tired of smoking weed

I’m Sick of Pretending: I Don’t ‘Get’ Weed

Say the word “weed” and you might imagine a few friends giggling together on a couch, or maybe giggling while eating junk food. But that’s not actually what weed is like.

In my experience weed goes like this: I’ll be at a party, getting loose, getting in the mood, and I’ll smell a joint and think: if this is how good I feel now, imagine how good I’ll feel after some of that! And in that moment I succumb to the myth of weed. I imagine being surrounded by friends who alternate between nodding at my insights and laughing at my jokes: how random are dogs, like they just walk around all day—but where are they going? And in my imagination everyone is like whoa and then we eat burritos.

But that’s not reality. In reality I have a single puff of a joint and I’m immediately plunged into crisis. Suddenly I’m surrounded by people who can see with laser precision just how lame and pathetic I am and they take pleasure in watching me pretend otherwise. I take a sip of beer and feign nonchalance but I hear their recriminations: That was such a weird sip. Did you see that weird sip Julian just did? What the hell was that?!

And so, within about one minute of smoking a joint, I start to formulate an escape plan, only to realise that leaving the party will mean saying goodbye, which is impossible. There’s simply no way I can look people in the face and say “goodbye,” but I also know that if I leave without saying goodbye everyone will think I’m a spineless coward. So I’m trapped. There’s no way out, and I stay at the party for hours longer than necessary. I sit in the corner and avoid all eye contact. I avoid all conversation. I feel the same way a cat might feel stranded on a beach: frightened, desperate, very exposed.

Of course, this isn’t everyone’s experience of weed, but I think it’s an experience shared by many. For me and lots of others, smoking weed induces only paranoia, fatigue, and as I’ve observed in friends, mental illness. And yet weed holds such a lofty position in popular culture that it’s almost blasphemous to say “I hate weed.” But here I am, saying just that. I hate weed, and I’ll tell you why.

Let’s start with its coolness. Not a single advertising creative worked on weed throughout the 20th century and yet weed was somehow gifted with the kind of prestige for which companies like Nike or Red Bull would have paid millions. Not just that, but weed got endorsed by the most famous people on the planet. Imagine what it would have cost to get The Beatles to endorse a given product—let’s say, a certain brand of canned tuna—at the height of their fame in the 60s. Or what it would have taken to get Snoop Dog to champion a line of mattress toppers in the 90s. And yet these cultural titans threw all their weight behind weed, for free, and likely against the wishes of label management. And this celebrity-studded campaign was rolled out internationally, without financial backing or central planning, and maintained year after year until weed became semi-legal in the 2010s. It’s kind of a miracle really.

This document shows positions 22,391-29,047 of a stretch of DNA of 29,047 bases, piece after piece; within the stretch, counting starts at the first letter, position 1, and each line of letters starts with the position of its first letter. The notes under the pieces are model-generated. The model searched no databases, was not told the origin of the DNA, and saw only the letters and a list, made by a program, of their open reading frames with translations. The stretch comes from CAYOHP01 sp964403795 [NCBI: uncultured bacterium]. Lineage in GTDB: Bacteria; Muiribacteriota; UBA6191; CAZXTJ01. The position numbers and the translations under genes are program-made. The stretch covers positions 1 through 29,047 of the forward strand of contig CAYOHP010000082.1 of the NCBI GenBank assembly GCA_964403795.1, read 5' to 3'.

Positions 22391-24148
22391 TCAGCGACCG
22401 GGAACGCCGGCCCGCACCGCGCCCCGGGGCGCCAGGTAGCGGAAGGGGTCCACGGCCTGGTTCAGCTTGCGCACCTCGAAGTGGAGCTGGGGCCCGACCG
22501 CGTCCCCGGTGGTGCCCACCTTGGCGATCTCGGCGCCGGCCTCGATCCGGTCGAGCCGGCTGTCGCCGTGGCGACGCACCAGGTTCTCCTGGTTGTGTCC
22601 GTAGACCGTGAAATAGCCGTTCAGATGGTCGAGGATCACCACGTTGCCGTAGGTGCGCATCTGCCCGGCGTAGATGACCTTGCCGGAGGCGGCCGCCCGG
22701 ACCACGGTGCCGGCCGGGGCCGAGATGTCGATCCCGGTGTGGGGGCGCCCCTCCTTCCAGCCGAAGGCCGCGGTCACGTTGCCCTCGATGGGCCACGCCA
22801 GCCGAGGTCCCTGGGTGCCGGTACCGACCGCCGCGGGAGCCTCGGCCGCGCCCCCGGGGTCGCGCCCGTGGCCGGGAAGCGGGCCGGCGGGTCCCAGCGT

It was this coolness that suckered me in. By the age of 17 I was well-attuned to the soft rebelliousness of weed and keen to try it out. The first time I got stoned I laughed like stoners do in movies. Then I ate a large pile of pancakes coloured with green food dye and decided weed would be my vice. I always quite liked the idea of having a vice, and so I set about becoming a stoner. One time I got stoned and ate grilled cheese and thought it tasted like sunshine. Another time I stumbled upon 2001: A Space Odyssey on late night TV and decided to study film. But slowly, the good times drifted further apart, and tentacles of paranoia and discomfort wriggled in. And at that point I did the smart thing and persisted for another 10 years, at least.

By 21 I was smoking weed most days. Pipies, bongs, little covert joints at university. I wasn’t fussy, just so long as it enhanced reality and made everything slightly more stressful. I became the stoner guy among my friends. I tried growing hydroponic weed in the attic at my parents’ house, until my little brother noticed yellow light leaking around the light fittings in his ceiling and told my parents. I also smoked weed at work and at uni. But slowly, as the years rolled over, weed became less and less pleasurable in ways I refused to admit.